Dan Barber: The Most Overrated Restaurant
DAN BARBER is the Chef of Blue Hill, a restaurant in Manhattan's West Village, and Blue Hill at Stone Barns, located within the nonprofit farm and education center, Stone Barns Center for Food & Agriculture. His opinions on food and agricultural policy have appeared in the New York Times, along with many other publications. Barber has received multiple James Beard awards including Best Chef: New York City (2006) and the country's Outstanding Chef (2009). In 2009 he was named one of Time magazine's 100 most influential people in the world.
To expand on his philosophy of cooking with sustainably grown, local ingredients, Dan has been working with such organizations as the Kellogg Foundation, Slow Food USA and Earth Pledge to minimize the political and intellectual rhetoric around agricultural policies and to instead maximize the appreciation of eating good food. Focusing on the issues of pleasure, taste and regional bounty-and how these imperatives are threatened-Dan helped create the philosophical and practical framework for Stone Barns Center for Food and Agriculture and continues to help guide it in its mission to create a consciousness about the effects of everyday food choices.
He is author of the book The Third Plate: Field Notes on the Future of Food.
Dan Barber: Yeah overrated restaurants. I don’t know. I don’t know if I wanna pin someone on overrated restaurants. I mean I think all restaurants are overrated. That’s the problem. You know it’s like every restaurant that’s gotten great, you know, recommendation tends to come at it with a lot of exaggeration. And I don’t know if that . . . Is that my fault? Is it the public’s? Is that the eating public’s fault, or is it the media’s fault? I’m not really sure, but there’s something going on there that the expectation level is just too high and it’s always gonna disappoint. Which is why, you know, you hear . . . Nine times out of 10 you just hear, “I just like going to the informal place, you know, down the street. You know the place with the Mexican burrito and stuff.” Well of course you do because your expectation level is nothing, and it’s tasty food, and it meets the expectation, and it’s cheap. And it’s fun and informal and like, you know, it informs you and sustains you in a way that, you know, a big fancy restaurant can’t. So I don’t know. I find myself being disappointed by going out often, but I don’t know if it’s me just expecting a lot and then falling short. Or if it’s, you know, being played up before I get there? Recorded on: 2/11/08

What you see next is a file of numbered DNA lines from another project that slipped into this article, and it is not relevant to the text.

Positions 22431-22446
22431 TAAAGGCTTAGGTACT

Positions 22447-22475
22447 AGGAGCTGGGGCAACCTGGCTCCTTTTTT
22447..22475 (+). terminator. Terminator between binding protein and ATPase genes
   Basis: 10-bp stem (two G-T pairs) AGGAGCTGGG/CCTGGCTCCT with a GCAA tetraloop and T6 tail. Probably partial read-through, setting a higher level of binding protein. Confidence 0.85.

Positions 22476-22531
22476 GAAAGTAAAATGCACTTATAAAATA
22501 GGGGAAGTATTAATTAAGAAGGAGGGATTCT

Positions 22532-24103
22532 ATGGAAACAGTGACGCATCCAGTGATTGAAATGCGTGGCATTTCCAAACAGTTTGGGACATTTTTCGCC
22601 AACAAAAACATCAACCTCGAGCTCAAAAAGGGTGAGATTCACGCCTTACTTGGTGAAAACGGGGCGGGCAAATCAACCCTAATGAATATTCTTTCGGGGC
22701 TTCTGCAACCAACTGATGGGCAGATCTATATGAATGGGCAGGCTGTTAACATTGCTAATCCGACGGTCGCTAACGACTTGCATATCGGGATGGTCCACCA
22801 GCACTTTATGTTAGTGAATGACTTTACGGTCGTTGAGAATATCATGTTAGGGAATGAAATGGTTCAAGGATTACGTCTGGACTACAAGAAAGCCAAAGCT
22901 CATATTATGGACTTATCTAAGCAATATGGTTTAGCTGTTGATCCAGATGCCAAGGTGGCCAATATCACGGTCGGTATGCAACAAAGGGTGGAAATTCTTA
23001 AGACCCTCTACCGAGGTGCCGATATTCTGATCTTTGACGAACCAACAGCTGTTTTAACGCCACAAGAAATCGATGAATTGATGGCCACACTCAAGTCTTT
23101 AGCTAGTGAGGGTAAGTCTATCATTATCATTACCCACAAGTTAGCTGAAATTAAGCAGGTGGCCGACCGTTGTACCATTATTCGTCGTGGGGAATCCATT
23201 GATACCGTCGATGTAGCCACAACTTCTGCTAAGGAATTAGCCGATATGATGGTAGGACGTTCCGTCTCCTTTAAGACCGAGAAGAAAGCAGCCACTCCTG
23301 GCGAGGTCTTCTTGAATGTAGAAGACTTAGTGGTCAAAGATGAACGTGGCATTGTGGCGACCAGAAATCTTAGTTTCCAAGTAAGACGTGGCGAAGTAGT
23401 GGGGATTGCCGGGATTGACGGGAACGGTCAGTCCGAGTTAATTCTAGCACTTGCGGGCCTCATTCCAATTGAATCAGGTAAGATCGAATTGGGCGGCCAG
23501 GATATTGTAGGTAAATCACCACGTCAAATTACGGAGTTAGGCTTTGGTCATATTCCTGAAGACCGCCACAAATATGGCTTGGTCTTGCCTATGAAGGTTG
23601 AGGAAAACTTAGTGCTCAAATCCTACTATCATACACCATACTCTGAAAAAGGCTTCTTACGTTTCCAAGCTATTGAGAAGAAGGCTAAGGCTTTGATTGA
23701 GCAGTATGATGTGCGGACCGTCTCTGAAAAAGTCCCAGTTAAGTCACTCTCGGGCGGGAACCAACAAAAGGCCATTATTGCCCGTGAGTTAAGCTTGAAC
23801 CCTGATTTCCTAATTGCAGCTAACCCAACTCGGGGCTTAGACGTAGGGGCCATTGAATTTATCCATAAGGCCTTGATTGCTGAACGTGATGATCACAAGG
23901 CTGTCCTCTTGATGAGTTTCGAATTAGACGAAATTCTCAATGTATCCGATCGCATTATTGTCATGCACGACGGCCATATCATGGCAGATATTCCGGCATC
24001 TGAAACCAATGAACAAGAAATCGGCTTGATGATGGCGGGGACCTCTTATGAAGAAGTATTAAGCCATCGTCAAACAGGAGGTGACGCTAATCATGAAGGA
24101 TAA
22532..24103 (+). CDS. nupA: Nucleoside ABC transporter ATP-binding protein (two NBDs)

There's a reason everyone loves holes-in-the-wall, Barber says.
Numerous critics have called for the ban of the infamous instruction manual for violent civil disobedience.
- The Anarchist Cookbook provides instructions for making bombs, drugs, and operating firearms; naturally, this makes it rather controversial.
- Concerned citizens, anarchists themselves, and many others have called for the ban of the book, but most liberal democracies have refused to do so.
- Whether you think dangerous literature should be banned or whether banning books is an inherently anti-democratic position, knowing and understanding why the Anarchist Cookbook draws so much criticism can be valuable.
Hungarian cartographer travels the world while mapping its treasures.
- Simple idea, stunning result: the world's watersheds in glorious colors.
- The maps are the work of Hungarian cartographer Robert Szucs.
- His job: to travel and map the world, one good cause at a time.
It was a sprawling civilization.
- Near modern-day St. Louis, Missouri, you can find towering mounds of earth that were once the product of a vast North American culture.
- Cahokia was the largest city built by this Native American civilization.
- Because the ancient people who built Cahokia didn't have a writing system, little is known of their culture. Archaeological evidence, however, hints at a fascinating society.
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